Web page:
New statement from al-Qā’idah in the Arabian Peninsula: “Statement on the Operations of Defense for the People of the Sunnah”

UPDATE 2: Here is an English translation of the below statement in Arabic:

al-Qaeda in the Arabian Peninsula — Statement on the Operations of Defense for the People of the Sunnah (English)

UPDATE: Here are a few key selections translated into English via Evan Kohlmann:

Special units have been formed to defend our Sunni brothers against… the evil plots of Iranian Shiites in Saada… led by Houthis.

The Shiites are a legitimate target for us, so we advise our fellow Sunnis to avoid their gatherings… before it is too late.

NOTE: The below statement from al-Qā’idah in the Arabian Peninsula claims responsibility for the two car bombs that went off this past week in northern Yemen. The first attack came on ‘Īd al-Ghadīr, which is a Shīʻah holiday commemorating the appointment of Alī ibn Abī Ṭālib by the Muslim prophet Muḥammad as his immediate successor. The second attack occurred two days later during the funeral procession for Badr ad-Dīn al-Ḥūthī, who is seen as the most influential Zaydī scholar of the past generation.

AQAP differentiates between Zaydī’s writ-large, who range from 30-40% of the Yemeni population and the Ḥūthī’s who have fought six battles on and off with the Yemeni government since 2004. AQAP describes the Ḥūthī’s as Rāfiḍah or rejectionists. This is a derogatory term usually used to describe Ithnā ‘Asharī Shī’ī (Twelver Shī’ism as practiced in Iran, Iraq, and Lebanon). This is an important distinction for AQAP since as Christopher Anzalone noted so well on Twitter:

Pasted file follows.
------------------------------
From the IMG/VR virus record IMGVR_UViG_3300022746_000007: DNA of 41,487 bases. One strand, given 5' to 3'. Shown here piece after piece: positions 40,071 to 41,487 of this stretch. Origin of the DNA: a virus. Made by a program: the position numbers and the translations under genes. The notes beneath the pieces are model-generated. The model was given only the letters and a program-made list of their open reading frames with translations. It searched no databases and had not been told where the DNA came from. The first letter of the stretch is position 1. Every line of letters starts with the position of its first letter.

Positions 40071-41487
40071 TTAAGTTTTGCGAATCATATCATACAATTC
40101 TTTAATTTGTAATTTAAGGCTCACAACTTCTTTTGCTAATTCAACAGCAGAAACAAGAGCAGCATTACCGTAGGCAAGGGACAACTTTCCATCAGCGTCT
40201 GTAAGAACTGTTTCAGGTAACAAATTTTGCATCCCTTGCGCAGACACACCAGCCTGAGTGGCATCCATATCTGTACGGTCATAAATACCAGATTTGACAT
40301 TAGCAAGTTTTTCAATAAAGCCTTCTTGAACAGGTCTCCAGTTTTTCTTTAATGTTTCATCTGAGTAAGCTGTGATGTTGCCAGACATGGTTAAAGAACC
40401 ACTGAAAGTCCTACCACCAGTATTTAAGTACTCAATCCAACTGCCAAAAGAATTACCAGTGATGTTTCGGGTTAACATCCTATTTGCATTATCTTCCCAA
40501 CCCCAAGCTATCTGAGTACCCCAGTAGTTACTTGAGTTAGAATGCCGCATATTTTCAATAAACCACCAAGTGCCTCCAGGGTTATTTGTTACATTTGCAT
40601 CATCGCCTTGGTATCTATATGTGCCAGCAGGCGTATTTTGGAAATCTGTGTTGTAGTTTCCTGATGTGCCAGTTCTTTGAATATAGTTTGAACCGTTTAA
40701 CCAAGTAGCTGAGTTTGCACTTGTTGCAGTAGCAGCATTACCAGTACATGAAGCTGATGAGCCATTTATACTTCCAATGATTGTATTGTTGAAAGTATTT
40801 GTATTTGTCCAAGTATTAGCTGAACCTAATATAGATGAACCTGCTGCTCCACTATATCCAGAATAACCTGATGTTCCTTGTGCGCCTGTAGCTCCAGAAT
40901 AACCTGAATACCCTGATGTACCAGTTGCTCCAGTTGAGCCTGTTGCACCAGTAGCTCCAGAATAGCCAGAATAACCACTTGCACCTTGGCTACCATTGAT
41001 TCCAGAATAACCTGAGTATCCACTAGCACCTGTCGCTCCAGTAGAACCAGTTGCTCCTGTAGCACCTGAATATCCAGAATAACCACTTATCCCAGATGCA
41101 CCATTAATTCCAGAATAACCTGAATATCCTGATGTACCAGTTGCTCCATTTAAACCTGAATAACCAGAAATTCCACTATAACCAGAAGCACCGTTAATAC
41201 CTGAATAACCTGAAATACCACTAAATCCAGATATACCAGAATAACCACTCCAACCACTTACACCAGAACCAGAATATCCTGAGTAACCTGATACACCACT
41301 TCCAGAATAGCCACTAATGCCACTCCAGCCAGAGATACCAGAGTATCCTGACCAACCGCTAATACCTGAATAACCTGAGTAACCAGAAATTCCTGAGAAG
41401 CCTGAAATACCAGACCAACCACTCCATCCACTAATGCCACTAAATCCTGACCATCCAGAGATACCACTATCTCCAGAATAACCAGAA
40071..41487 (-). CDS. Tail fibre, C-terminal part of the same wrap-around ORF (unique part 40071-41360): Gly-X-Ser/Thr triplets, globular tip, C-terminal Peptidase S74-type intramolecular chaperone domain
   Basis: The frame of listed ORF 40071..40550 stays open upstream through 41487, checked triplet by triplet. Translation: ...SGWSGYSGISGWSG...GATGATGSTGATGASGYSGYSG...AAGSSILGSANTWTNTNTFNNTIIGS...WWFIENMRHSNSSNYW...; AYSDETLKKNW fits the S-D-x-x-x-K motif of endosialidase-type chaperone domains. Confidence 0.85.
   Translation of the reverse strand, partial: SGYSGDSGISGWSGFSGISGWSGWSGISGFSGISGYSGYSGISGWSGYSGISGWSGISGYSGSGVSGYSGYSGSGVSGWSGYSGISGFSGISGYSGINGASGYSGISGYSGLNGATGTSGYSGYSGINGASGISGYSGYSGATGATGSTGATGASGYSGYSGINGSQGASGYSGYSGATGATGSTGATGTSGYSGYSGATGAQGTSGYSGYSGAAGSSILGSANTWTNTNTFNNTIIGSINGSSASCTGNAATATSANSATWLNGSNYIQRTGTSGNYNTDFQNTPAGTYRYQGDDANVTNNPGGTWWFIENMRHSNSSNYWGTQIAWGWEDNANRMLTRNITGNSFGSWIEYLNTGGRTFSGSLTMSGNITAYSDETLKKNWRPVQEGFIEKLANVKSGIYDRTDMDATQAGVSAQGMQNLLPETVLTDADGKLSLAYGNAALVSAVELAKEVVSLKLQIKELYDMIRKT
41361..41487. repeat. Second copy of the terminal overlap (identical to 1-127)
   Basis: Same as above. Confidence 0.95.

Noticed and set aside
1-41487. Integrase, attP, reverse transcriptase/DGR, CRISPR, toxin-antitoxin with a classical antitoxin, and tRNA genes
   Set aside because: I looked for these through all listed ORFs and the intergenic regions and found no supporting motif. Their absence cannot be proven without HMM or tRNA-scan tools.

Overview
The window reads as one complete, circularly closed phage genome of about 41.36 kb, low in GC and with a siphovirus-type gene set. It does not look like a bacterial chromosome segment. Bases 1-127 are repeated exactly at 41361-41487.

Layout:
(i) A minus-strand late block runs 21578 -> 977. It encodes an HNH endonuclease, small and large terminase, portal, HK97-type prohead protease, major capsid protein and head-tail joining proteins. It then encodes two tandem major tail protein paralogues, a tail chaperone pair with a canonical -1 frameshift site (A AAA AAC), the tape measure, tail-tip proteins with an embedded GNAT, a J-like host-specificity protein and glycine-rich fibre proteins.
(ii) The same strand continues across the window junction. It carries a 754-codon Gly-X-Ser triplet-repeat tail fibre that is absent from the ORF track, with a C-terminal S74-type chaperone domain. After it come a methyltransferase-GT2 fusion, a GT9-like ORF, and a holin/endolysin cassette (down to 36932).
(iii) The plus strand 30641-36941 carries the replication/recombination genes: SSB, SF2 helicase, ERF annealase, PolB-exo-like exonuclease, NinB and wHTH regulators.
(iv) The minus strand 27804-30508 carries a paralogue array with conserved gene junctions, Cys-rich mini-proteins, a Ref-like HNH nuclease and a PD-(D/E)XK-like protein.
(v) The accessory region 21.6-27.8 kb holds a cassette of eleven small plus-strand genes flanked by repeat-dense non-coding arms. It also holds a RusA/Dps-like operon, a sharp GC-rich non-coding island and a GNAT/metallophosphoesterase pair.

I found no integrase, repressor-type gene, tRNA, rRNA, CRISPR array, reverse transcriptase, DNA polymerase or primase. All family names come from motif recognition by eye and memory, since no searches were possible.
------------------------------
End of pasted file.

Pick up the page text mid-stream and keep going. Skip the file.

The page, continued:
Zaydis’ place in Yemeni society is quite different from the situation in Iraq. Many Yemeni Sunnis consider Zaydis to basically be Sunnis. The weakening of Zaydi religous institutions with the fall of the Imamate and the coming of Salafism to northern Yemen, areas traditionally dominated by Zaydis, has also led to a number of Zaydis considering themselves to be closer to Shafi’i Sunnism than Ithna ‘Ashari Shi’ism. A number of Zaydis also became Salafis as a way of protesting rigid social hierarchies dominated by Zaydi sayyids.

Bottom line, though, is that this is not good for Yemen as a whole. This could plunge the country into tit for tat tribal and intra-religious warfare. I will have more to say about this in the coming days.

Click the following link for a safe Pdf copy of it: al-Qā’ida in the Arabian Peninsula — Statement on the Operations of Defense for the People of the Sunnah